June 7th, 2004

Jeez.

The new office manager is playing the voicemails on speaker phone and 80% of them are nasty. Back when I used to do that type of stuff, there was maybe one nasty message every other day. Maybe.

They didnt ever bother updating the voice menu tree from saying we're out for Memorial Day, and they've also shut down the office on Saturdays. So all these messages are just these normal, frustrated people trying to understand why no one at the company they pay for Internet access is answering their phone. They don't know how their computers work, and the support they pay for is unavailable. I don't blame them, I really don't. It's sub-par for what is decent and respectable, but is par for the course of technical support.

Most technical support representitives, or "techs" as many people call them, aren't all that great. That's also understandable, I guess, although I don't have to accept it as responsible. As computers get more abstract as they evolve, there's more "magic" involved in the troubleshooting method. As the hoods get welded shut, unopenable by their owners, the average computer user has less of a clue as time progresses. This abstraction, which is caused by both the literal abstraction of components, anthropomorphizing of programs and devices (did you know the LED on my iBook "SNORES" when it's "asleep"? THIS is anthropomorphism at it's finest. This is NOT what the uneducated masses need) and further exacerbated by the linear and exponential increase of components and their complexity yielding an ever growingly un-manageable complex equation of balance. *breathes* Our own dependance on cuteness, metaphor, and reluctance to believe in CAUSE AND EFFECT inhibits our understanding of HOW THINGS WORK and HOW THINGS BREAK.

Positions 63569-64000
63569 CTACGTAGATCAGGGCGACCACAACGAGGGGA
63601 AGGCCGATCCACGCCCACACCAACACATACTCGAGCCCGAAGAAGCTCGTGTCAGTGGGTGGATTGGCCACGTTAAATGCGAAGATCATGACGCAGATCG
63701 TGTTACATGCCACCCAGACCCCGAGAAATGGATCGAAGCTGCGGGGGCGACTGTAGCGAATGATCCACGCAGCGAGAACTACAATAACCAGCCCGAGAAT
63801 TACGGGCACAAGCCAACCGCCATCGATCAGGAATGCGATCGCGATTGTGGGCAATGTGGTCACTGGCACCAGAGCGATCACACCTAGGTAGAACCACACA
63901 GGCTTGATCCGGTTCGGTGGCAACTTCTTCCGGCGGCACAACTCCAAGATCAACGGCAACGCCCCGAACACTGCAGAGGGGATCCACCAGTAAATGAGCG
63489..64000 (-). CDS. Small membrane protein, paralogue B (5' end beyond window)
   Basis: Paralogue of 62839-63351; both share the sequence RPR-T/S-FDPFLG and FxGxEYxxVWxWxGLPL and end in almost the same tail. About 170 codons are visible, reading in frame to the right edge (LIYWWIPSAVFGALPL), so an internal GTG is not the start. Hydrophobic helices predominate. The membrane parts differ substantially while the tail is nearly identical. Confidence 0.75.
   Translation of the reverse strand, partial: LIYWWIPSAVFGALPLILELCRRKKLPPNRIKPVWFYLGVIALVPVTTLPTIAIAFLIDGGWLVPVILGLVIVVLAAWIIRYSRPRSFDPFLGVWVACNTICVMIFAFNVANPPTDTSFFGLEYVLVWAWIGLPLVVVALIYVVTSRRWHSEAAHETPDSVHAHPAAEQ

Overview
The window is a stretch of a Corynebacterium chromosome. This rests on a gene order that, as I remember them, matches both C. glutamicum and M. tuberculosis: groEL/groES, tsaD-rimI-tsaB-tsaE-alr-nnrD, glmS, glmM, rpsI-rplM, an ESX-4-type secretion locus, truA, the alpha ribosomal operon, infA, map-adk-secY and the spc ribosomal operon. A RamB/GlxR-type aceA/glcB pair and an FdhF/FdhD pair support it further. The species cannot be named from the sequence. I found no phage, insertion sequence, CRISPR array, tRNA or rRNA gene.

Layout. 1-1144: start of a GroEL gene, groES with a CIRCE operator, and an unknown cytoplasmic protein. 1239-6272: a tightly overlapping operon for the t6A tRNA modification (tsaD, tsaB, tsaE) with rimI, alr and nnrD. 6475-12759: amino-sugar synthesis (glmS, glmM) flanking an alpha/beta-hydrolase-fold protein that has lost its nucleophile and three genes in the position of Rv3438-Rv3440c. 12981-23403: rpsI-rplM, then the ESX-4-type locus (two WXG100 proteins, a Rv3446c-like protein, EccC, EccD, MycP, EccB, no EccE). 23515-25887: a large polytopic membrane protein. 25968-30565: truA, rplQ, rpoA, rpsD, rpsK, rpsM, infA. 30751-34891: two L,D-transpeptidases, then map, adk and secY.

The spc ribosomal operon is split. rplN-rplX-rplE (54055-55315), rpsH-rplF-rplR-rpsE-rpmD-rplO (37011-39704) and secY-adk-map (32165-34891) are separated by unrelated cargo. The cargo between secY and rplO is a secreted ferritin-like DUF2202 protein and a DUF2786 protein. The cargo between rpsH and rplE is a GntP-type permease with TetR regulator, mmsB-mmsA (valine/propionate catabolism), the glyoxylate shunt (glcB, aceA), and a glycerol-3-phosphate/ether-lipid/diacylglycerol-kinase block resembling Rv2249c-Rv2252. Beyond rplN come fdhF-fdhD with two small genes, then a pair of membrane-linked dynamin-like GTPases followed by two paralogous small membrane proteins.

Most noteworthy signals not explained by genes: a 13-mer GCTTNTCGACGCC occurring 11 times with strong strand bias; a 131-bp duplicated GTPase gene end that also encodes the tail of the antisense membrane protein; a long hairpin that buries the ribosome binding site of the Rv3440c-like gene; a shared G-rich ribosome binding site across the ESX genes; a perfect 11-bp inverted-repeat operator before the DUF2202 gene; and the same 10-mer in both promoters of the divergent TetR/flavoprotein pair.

Things break because things go wrong. Why do things go wrong?

There's two answers to that:

Just 'cause.

This answer is the lazy man's wet dream of enlightenment. The person who says something broke "just 'cause" is the same person who blows their load when they smack the TV in the side and they bring WWF back on the screen in fully tint-adjustable, Dolby NR style.

There's the real reason, too.

Entropy. Call it what you will. The world around you is infintely complex. Thinking you can account for everything to happen isn't even arrogance. It's stupidity. Being able to identify it after occurance is the thing that seperates the thinking person from the lazy person. The lazy man will flick flies off himself all night; the thinking man will close the window. The lazy woman will reboot her computer every time it freezes. The thinking woman will say to herself "I wonder if I can fix this, or get this fixed". The lazy child learns to read while the thinking child learns to read and then learns to skim. The lazy person asks 'how' and the thinking person asks 'why'?

But the point I guess I got away from is that I think its ok for people to call in for tech support. Even though they seem dumb "inside the bubble", you have to realize that for each one that calls in with a dumb question, there's another untold dozens that sit there crabbing about it not working and never bothering to call.

And my bigger point, that, I hate it when people get others to think that they know how something works when they only emulate knowing how it works. It's great to stroke your ego fixing a relative's PC by restarting it, but don't come to me with your magic when I know the science. When I explain how something works for real, embrace it, don't argue it. Don't tell me your voodoo way of how "it really works" to you. And likewise I will try to listen and understand new things from you, but, really ... if we can't do that, we don't deserve the toys we engineer solutions to with two-by-fours and batting practice.